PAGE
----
That’s better. Now we know we’re dealing with an ARM CPU so we’ll have to install an ARM cross compilation toolchain.

A Toolchain Shortcut

The thought of installing a cross-compilation toolchain instills fear in the hearts of many developers. The idea of compiling a compiler and C library and linker, plus support libraries and utilities is just too much. Fortunately in the age of the Internet, there has to be someone out there who has already gone through the pain and is sharing their effort.

For gcc cross-compilers that someone is Dan Kegel. Dan has a terrific script that starts from scratch. It downloads the required sources, patches them as necessary and builds a complete toolchain – and can do it for many different processors. I’ve used Dan’s scripts to build a cross-compilation toolchain for the MIPS based Linksys WRT54G and it was a breeze. I’ve heard from at least one person that Dan’s scripts will build a toolchain that produces NSLU2 compatible binaries. I highly recommend Dan’s tools, but for the purposes of this article I ‘m going to take a short cut.

Linksys appears to be struggling a bit with the release of source code as required under the GPL license. Many of their devices run Linux internally, but their GPL releases differ greatly. Some include a complete build environment while others like the NSLU2 have a less than complete release.

The CD that accompanies the NSLU2 has a great deal of source, but no toolchain. Fortunately, Linksys has another Linux-based device – their WRV54G Wireless-G VPN Broadband Router – that appears to be based on the same Intel IXP425 development board. Since they have released a toolchain for that product, we’ll use it. Download the 125 MB (!) file and untar it in your home directory.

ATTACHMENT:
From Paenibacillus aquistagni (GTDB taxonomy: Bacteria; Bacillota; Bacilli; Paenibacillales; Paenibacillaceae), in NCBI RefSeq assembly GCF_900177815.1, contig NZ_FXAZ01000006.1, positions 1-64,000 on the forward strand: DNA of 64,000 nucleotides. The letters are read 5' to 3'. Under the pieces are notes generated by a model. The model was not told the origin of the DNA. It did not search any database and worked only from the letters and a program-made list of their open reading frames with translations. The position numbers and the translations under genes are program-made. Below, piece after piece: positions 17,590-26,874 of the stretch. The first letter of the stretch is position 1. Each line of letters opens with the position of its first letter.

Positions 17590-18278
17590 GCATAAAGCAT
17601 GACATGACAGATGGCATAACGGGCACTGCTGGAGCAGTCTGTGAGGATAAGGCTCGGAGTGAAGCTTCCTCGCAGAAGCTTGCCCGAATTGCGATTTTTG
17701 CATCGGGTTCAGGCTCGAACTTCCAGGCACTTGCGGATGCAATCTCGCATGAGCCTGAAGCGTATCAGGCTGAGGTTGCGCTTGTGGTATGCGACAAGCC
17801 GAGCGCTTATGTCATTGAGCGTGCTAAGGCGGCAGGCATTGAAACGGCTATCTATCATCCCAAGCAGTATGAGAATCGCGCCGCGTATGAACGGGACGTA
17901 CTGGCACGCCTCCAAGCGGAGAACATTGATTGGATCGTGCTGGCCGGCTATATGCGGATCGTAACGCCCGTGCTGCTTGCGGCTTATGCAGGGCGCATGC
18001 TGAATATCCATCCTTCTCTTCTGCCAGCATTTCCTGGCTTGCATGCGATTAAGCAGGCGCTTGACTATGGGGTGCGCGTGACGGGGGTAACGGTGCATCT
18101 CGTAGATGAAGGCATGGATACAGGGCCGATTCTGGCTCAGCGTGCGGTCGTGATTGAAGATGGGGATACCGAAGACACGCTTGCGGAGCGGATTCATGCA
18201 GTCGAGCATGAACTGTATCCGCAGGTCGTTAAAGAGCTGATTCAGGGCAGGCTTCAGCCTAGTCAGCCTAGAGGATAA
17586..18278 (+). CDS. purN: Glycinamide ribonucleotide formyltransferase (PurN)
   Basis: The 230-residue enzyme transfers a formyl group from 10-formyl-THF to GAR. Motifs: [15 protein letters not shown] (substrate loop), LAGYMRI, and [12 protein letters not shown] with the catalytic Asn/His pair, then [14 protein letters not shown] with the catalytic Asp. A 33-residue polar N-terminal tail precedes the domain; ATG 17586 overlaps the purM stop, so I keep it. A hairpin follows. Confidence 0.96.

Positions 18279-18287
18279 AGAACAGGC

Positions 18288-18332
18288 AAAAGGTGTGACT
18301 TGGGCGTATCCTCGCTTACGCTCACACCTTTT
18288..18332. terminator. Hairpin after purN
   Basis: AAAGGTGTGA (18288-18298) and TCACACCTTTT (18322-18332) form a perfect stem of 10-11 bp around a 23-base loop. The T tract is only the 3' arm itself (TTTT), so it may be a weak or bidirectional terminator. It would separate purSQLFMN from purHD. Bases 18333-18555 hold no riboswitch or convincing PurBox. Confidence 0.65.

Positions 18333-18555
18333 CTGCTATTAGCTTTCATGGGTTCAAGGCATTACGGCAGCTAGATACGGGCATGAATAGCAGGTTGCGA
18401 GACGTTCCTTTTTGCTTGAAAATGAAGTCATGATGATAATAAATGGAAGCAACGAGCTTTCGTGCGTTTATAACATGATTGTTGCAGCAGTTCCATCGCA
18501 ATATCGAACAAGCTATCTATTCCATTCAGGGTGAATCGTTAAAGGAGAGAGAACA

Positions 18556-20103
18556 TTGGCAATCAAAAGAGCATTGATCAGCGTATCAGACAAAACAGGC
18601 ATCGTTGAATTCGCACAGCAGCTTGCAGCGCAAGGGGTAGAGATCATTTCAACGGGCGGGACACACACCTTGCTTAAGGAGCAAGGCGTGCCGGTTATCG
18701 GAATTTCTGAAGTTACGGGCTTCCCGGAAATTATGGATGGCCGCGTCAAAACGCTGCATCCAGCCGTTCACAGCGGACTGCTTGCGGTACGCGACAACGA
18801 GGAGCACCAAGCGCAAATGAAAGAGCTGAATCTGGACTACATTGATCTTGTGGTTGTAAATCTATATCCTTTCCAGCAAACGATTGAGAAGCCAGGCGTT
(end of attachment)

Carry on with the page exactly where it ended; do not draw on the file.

For me, the top of the tree looks like :


Inside this directory you’ll find a file called toolchain.tgz. It looks like this was designed to be untarred from the root directory but I choose to untar it in place so as to keep all of my build environment in my home directory. After untarring it, you’ll find the required compilers, linkers, include files, etc.

The binaries reside in the usr/local/openrg/armsaeb/bin directory and all have a prefix of armv4b-hardhat-linux-. I put that directory in my $PATH so I don’t have to type out the full directory tree each time I compile.

Testing the Compiler

Let’s try out the compiler to make sure it generates a good binary. The first thing any self-respecting C programmer writes is “Hello World”, so I created a file called hello.c:

#include <stdio.h> main( int argc char *argv[] ) { printf(“Hello world!n”); }

then compiled it :

# export PATH=home/jbuzbee/gpl_code_2.03/usr/local/openrg/armsaeb/bin/:$PATH # armv4b-hardhat-linux-gcc hello.c -o hello

and checked the resulting file type :

# file hello hello: ELF 32-bit MSB executable, ARM, version 1 (ARM), for GNU/Linux 2.0.0, dynamically linked (uses shared libs), not stripped

Looks good. Now move the file over to your NSLU2 by ftp’ing it starting from your NSLU2 box. Remember to do a binary transfer and to mark the file as executable. Once it’s there, try it out :

#./hello Hello World!

It works! Now we have the ability to create and run arbitrary programs on our NSLU2. Make sure that anything you want to keep gets put on your NSLU2 hard drive. By default, the home directory for the root account is on a ram disk. Create a new directory in the normal Linux way and then put your new binary in it. For me it’s :

# mkdir /share/hdd/data/jim/nslu2 # mv hello /share/hdd/data/jim/nslu2/

Modifying and Building the Portmapper